The Senator was swept aside. It is a wonder that he was not drowned. This was a hard but necessary punishment for following a course he should have known better than to choose. I hope he draws the right lesson, and next time follows a different course. I believe that he can, and I hope I am right. God knows that somebody has to.
Don't overlook: Book Trailer
Don't overlook: Book Trailer
I was refreshed the other day by a conversation with a young man I know. It was not so much his wisdom that refreshed me, but that one should meet with it in a person so young. Had I asked him where he got it, he would credit his father, whom he considers the wisest man in the world. Perhaps he is.
Let me tell you about him. He is recently married and has the beauty of it upon him. Before long he will have children and have that beauty upon him. As they grow up there will be beauty upon beauty entrained.
My young friend saw the oncoming winter of our institutions – withering marriages and families, increasing loneliness, declining trust -- and knew quite well that the green buds of Spring might be very far off. So many give in to discouragement. Not he.
He was confident that eventually the natural order of things would reassert itself -- partly just because it is the natural order, in which such great restorative powers persist despite the Fall, and partly because of providence of God, who does not allow nature to be so utterly ruined that its restorative powers are wholly overwhelmed.
The people who adore the gods of Winter have no such hope. They cannot resolve to do the right thing and trust the results to God’s providence, because they believe neither in right nor in God’s providence. Results is all they have. Everything is all up to them.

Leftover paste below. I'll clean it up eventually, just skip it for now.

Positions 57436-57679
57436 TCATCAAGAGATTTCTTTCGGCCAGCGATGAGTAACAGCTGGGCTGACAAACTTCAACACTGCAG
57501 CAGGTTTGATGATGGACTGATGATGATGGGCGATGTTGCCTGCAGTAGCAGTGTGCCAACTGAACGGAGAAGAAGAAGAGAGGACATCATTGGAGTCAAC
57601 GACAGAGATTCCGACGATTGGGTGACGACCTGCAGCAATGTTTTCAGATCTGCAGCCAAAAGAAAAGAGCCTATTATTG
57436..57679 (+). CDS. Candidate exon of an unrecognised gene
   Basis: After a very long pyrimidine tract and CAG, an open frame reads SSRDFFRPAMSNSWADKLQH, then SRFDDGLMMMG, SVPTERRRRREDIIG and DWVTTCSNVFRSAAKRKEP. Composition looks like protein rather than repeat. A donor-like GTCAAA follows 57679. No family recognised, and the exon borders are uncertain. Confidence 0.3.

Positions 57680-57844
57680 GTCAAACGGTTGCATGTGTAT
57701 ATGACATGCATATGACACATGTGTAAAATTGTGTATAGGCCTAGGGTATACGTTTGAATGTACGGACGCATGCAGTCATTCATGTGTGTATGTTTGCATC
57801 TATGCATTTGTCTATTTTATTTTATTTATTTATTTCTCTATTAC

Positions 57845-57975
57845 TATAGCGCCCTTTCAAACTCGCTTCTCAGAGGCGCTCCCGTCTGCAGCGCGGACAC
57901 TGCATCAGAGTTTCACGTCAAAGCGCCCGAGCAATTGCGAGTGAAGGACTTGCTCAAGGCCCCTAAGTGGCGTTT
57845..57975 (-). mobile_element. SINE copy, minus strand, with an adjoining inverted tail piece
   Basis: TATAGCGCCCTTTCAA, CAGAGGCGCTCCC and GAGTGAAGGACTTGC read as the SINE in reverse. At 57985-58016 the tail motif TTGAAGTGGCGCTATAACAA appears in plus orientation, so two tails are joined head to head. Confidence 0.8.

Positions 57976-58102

Though my friend knew that the green buds of Spring might not open and sprout in his own lifetime, he was content to do what he could to make the winter a little warmer, and perhaps, God willing, to help the thaw to come a little sooner. In the background – I know him well – was the thought that if the end of all things comes first, well, so much the better, for that too is in the hand of God.
He was confident that a man who does all he can, with all his heart and intelligence, has done enough. So to discouraged young people I say: Think like that.
And to the discouraged of my own age I say: We too must think like that. Many of the young people we know think differently than my young friend. They are swallowed and go into the belly of the whale. At such times we too become discouraged, because all we can do is pray for them.
But if that is really all we can do, and we do it with all our strength, then we too have done enough.
This is the last of my daily posts. I will still post occasionally, as the thought strikes me, but I will no longer try to keep up the daily grind. If you would like to be notified of new posts, I encourage you to subscribe to the RSS feed.